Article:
So, last week I went up to Vermont, for what was planned to be a paint run, but what turned out to be a funeral. My father's cousin and life long best friend died after being sick for many, many years with heart problems and diabetes. While I was up north I had plenty of time to think about some people I've lost recently. My grandmother, who was pushing 101, my other grandmother who was in her 80s and smoked at least two packs of cigarettes since age 13, a friend with a 7 year heroin addiction. All terminal conditions really. It never makes it less of a shock when they go, or less of a loss.

But we get over these things. We move forward and remember who they were, what they taught us. With one exception I think. And that is the loss of a child. Now I really don't want to get too dark here, but I'm going to say this anyway, because it's been on my mind this week. And I know as parents (which most of you are) you think about it too.

I'm going to share a quote from a short story I was reading before bed last night about a couple trying to decide whether or not to have a child.

"Immortality is the wrong reason. Having a child wouldn't make you immortal. It would make you twice as mortal. It's just one more life you could possibly lose, besides your own. Two more eyes to be put out, and ten more toes to get caught under the mower."

There is also a quote that Matty put on a picture frame he gave to me on my first Mother's Day. "Having a child is a momentous decision. It's deciding to have your heart go walking outside your body."

So these thoughts are always with me. Dormant most of the time, thankfully. But there are times when they awaken - like when a child was carried out to sea and killed by a rogue wave at Acadia National Park the day after we had been standing in the exact same spot. Like when I got an email from my brother telling me that a woman in his office lost her first grader over the weekend, just as my child is spiking a fever.

Anyway, this is going down the wrong road, but sometimes a theme appears in your life, and you have to go with it until it ends. But I will stop with this now, and move to a theory on fever I would much rather believe.

Emerson had a really hard week this week - arguing everything under the sun, whining, all the rest. I thought she was just tired from our trip until I talked to her teacher at our conference on Thursday. She told me that Emerson was having a "great" week at school, really coming out, and showing a lot more confidence. The evening after the parent conference, Emerson climbed in bed with me complaining of a headache, and burning hot.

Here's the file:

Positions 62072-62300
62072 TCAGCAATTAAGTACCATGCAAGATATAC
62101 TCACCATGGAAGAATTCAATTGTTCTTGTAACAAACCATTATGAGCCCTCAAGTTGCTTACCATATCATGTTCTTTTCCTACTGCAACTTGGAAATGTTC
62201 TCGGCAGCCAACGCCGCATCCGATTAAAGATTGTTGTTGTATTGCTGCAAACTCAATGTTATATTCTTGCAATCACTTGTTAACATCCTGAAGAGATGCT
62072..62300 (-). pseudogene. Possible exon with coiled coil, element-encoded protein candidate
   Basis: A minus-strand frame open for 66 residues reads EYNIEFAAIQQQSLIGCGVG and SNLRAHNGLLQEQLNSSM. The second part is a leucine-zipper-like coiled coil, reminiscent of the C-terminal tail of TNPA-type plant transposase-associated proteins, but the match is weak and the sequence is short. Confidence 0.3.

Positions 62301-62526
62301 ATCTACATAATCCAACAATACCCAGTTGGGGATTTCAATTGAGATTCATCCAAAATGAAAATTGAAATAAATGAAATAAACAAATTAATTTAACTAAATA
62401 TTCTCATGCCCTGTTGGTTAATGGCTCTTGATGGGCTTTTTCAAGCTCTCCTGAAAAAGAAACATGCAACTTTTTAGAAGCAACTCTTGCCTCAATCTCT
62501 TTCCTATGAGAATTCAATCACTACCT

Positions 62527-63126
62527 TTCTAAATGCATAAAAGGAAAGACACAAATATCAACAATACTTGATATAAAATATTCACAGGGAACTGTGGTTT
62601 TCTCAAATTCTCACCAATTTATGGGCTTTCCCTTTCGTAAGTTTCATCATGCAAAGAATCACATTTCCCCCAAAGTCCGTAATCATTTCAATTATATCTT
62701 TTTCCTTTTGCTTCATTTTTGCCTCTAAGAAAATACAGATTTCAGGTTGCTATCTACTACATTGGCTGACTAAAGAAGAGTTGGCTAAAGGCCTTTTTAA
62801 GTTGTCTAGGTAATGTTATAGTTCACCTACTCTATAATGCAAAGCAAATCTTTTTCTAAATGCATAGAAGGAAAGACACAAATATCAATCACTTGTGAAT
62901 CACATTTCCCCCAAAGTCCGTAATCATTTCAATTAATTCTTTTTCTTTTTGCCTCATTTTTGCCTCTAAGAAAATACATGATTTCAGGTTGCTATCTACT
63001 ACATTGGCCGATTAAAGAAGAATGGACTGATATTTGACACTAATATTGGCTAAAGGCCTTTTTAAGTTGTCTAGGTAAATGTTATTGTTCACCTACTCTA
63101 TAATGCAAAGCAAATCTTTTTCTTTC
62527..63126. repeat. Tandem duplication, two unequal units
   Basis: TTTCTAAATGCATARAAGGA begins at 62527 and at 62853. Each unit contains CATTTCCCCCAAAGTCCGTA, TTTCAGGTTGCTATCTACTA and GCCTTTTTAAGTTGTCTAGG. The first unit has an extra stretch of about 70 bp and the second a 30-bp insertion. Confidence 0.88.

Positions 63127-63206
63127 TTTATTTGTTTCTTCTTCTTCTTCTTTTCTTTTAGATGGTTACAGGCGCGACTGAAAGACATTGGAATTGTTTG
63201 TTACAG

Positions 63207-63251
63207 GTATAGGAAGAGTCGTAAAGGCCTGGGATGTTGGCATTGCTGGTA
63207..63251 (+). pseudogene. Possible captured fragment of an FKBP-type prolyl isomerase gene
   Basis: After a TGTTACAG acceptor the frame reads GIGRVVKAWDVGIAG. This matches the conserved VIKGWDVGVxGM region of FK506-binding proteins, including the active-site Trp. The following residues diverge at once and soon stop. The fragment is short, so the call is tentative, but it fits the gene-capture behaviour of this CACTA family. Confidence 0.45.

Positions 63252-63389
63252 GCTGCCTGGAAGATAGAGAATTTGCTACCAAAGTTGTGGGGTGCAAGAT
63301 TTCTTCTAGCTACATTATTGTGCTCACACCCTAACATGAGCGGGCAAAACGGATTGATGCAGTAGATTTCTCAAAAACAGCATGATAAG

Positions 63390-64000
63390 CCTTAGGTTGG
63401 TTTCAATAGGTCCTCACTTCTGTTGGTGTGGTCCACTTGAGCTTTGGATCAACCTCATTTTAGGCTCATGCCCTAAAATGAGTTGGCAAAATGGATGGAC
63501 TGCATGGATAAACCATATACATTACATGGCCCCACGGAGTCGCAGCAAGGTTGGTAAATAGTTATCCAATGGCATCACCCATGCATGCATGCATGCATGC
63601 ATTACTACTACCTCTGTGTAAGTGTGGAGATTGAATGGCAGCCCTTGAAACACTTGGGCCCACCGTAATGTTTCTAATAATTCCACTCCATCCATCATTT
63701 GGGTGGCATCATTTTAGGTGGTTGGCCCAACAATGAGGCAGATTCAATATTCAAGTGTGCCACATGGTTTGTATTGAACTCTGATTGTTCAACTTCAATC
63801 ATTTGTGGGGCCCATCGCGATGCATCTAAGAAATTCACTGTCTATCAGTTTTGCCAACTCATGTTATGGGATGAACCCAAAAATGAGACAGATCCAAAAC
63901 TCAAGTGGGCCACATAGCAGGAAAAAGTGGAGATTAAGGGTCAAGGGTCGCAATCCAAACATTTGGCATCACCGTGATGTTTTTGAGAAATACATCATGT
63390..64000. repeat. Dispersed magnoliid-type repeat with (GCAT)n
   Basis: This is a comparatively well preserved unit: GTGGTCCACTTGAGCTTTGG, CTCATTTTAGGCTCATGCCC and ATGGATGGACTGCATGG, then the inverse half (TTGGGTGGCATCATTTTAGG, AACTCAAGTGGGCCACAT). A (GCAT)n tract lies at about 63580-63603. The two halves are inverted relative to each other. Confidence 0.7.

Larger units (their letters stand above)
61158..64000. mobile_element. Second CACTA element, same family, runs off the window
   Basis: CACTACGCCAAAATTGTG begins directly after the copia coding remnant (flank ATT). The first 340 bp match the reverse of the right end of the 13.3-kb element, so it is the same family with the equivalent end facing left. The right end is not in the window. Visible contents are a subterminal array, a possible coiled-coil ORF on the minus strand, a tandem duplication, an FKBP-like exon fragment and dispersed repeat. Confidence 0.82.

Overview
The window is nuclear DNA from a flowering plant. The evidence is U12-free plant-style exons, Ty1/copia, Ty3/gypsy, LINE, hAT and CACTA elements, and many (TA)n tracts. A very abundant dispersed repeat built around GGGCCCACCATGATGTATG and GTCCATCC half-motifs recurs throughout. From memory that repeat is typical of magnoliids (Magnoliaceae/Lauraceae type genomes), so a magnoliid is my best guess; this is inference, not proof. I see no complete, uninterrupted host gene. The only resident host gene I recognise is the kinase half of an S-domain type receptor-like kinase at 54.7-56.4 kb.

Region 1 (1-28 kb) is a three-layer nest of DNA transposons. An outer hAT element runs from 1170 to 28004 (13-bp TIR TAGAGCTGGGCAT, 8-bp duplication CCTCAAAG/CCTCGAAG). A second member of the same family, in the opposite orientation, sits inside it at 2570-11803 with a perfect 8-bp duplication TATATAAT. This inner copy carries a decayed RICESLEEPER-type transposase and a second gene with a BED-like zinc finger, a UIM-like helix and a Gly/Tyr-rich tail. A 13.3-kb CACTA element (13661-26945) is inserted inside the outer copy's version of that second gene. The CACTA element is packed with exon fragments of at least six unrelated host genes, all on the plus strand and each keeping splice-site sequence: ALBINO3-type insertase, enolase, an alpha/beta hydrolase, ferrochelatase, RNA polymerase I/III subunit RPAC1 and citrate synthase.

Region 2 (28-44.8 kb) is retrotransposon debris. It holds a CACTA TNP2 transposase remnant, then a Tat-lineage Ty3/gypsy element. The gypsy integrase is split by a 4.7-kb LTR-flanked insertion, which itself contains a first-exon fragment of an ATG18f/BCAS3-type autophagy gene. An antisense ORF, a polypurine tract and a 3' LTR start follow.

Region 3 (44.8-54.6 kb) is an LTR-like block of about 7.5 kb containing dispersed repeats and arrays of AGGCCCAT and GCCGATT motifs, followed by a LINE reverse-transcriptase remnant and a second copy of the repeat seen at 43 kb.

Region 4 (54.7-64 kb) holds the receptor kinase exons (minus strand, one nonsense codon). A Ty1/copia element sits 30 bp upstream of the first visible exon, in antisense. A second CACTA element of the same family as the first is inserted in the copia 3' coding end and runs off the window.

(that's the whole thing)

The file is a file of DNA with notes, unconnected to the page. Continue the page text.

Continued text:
So here's another part of parenting that has always been difficult for me. The entire idea of equilibrium and disequilibrium. You go through months thinking everything is going great, and then out of nowhere, something in your child changes. With Emerson it usually lasts a week, and usually brings out the worst behavior she has. And every time, instead of recognizing her reaching out in a time of confusion, I have my worst moments in parenting. Ugh.

But those little bodies have ways of dealing with it. They get hot. And those fevers precipitate change. So over the past few days, I lay with Emerson and let the change come over. She's fever free now. Her fever broke in time for her to go out for Halloween. "The night that people walk around" is what she calls it. And we'll see who she becomes next week.

And of course there is the scared side of me that hopes Ophelia doesn't catch whatever she had, but I will be override that with positive energy for now. Hopefully sickness was last weeks theme.

So no photos with this one. I'll defer to another quote from the same story.

"... I was over overcome with color and the intensity of my life. In these moments we are driven to try to and hoard happiness by taking photographs, but I know better. The important thing was what the colors stood for, the taste of hard apples and the exact quality of the sun on that last warm day in October. A photograph would have flattened the scene into a happy moment, whereas what I felt was gut rapture. The fleeting certainty that I deserved the space I'd been taking on this earth, and all the air I had breathed."